The US government has been slow to approve licenses for American companies like Lam Research and Applied Materials to sell chipmaking equipment to China semiconductor giant SMIC, even as a global shortage has supercharged chip demand, several sources said.
Licenses for US suppliers to ship much of an estimated $5 billion dollars' worth of parts and components still have not come through, industry sources said, though many companies sought them soon after the company was blacklisted in December. Certain licenses have been granted, including for small numbers of expensive equipment in recent days.
As policy shifts under President Joe Biden, who took over from Donald Trump in January, US government agencies led by new appointees still haven't completely decided what should be sold to Semiconductor Manufacturing International Corp, which produces chips for Qualcomm and other American companies.
The Trump administration placed SMIC on the US Department of Commerce's entity list over concerns of SMIC aiding China's military.
The listing, which requires US suppliers to get a license before shipping goods to SMIC, is unusual because it says most products should be granted on a case-by-case basis. However, equipment that can be used to make only the most advanced, 10 nanometer and smaller chips is likely to be denied licenses.
The administration is supposed to make decisions on license applications within a month, but follow-up questions stop the clock.
"Lam Research is still in the application process and has not yet received a response," a Fremont, California, company spokeswoman said on Wednesday.
Applied Materials' chief financial officer said in a February 18 earnings call that their forecast did not assume licenses would come through. A spokesman for the Santa Clara, California based company declined comment on the licenses this week, including whether the comment was still valid.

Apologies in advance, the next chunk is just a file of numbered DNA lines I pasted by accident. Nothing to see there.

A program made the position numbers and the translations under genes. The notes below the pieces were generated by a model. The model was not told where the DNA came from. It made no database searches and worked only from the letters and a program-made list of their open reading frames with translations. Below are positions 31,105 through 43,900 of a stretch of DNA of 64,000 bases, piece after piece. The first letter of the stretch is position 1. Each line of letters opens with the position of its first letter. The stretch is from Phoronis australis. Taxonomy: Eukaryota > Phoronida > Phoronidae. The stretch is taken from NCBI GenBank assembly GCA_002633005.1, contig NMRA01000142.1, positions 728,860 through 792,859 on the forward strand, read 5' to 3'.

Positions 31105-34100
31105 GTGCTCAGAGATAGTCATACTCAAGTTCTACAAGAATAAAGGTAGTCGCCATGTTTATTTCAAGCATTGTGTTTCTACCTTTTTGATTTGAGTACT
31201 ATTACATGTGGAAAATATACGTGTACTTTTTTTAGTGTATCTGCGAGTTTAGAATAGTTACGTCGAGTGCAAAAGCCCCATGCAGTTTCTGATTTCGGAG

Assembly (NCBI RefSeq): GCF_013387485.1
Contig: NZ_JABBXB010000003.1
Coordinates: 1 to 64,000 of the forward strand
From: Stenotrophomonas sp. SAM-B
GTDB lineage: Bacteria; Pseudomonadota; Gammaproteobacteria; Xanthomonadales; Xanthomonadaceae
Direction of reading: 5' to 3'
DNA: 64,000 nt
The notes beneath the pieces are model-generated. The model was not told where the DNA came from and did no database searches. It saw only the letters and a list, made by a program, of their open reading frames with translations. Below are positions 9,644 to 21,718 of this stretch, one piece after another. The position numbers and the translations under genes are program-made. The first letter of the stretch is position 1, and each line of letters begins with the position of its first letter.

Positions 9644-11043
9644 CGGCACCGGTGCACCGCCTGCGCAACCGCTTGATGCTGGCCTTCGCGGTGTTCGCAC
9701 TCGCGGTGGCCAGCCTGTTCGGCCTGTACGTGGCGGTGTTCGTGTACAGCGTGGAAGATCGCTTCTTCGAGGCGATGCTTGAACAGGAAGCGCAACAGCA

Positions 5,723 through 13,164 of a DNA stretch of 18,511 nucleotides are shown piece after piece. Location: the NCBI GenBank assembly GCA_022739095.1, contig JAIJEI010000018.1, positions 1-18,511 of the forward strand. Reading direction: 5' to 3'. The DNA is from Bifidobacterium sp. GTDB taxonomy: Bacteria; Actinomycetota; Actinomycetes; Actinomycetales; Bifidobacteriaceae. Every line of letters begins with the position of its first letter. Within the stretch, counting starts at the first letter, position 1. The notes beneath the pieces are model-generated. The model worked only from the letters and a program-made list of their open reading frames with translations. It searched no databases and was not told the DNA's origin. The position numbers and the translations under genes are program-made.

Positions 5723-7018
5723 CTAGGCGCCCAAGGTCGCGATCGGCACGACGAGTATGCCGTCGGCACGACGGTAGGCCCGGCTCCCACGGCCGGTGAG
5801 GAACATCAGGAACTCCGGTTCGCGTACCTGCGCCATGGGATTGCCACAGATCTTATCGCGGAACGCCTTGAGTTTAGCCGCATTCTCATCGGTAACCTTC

SMIC did not respond to requests for comment, but the company has said it provides services solely for civilian and commercial end users and that it has no ties to the Chinese military.
Decisions on licenses have been held up as officials ask follow-up questions about applications in part to determine whether the parts or components could be diverted for use in producing items 10 nm or smaller, sources said.
Washington trade lawyer Giovanna Cinelli said many license applications have resulted in "a lot of back and forth, which has elongated the period of review."
In a statement, a Commerce Department official dismissed the possibility that curbs on SMIC could contribute to the chip shortage, noting that the shortfall was tied to older technologies while SMIC restrictions relate to leading edge technology. The statement did not address the potential impact of delays in licenses for older technology.
SMIC, the largest foundry in mainland China, is an important player in the global semiconductor supply chain, which is under pressure as pandemic lockdowns drive up demand for electronics such as laptops and phones. Last month, it said it could not meet customer demands for certain technologies and its plants have been running "fully loaded" for several quarters.
SMIC's technological capabilities lag far behind cutting-edge foundries like industry leader Taiwan Semiconductor Manufacturing Co, according to industry sources.
Companies like Applied Materials and Lam Research, two key suppliers of production equipment, submitted numerous license applications to sell to the company. The bulk have not yet been acted on, industry sources said.
A spokeswoman for Entegris, a Massachusetts company that submitted license applications to sell to SMIC, told Reuters late Wednesday that it had received its first license within the past week.
Other companies that ship to SMIC include California's KLA Corp and Axcelis Technologies in Massachusetts. A KLA spokeswoman declined to comment on licenses, and while Axcelis's CEO spoke of "uncertainty" related to its licenses on Feb. 11th, a company spokeswoman declined to provide an update.
Qualcomm, which uses the Chinese foundry to produce chips with decades-old technology, put in applications for tools SMIC needs to produce them, just in case equipment makers don't get theirs, an industry source said. But they have not come through yet, the source added.
In September, SEMI, a worldwide industry group, said in a draft letter seen by Reuters that SMIC accounts for as much as $5 billion in annual US sales.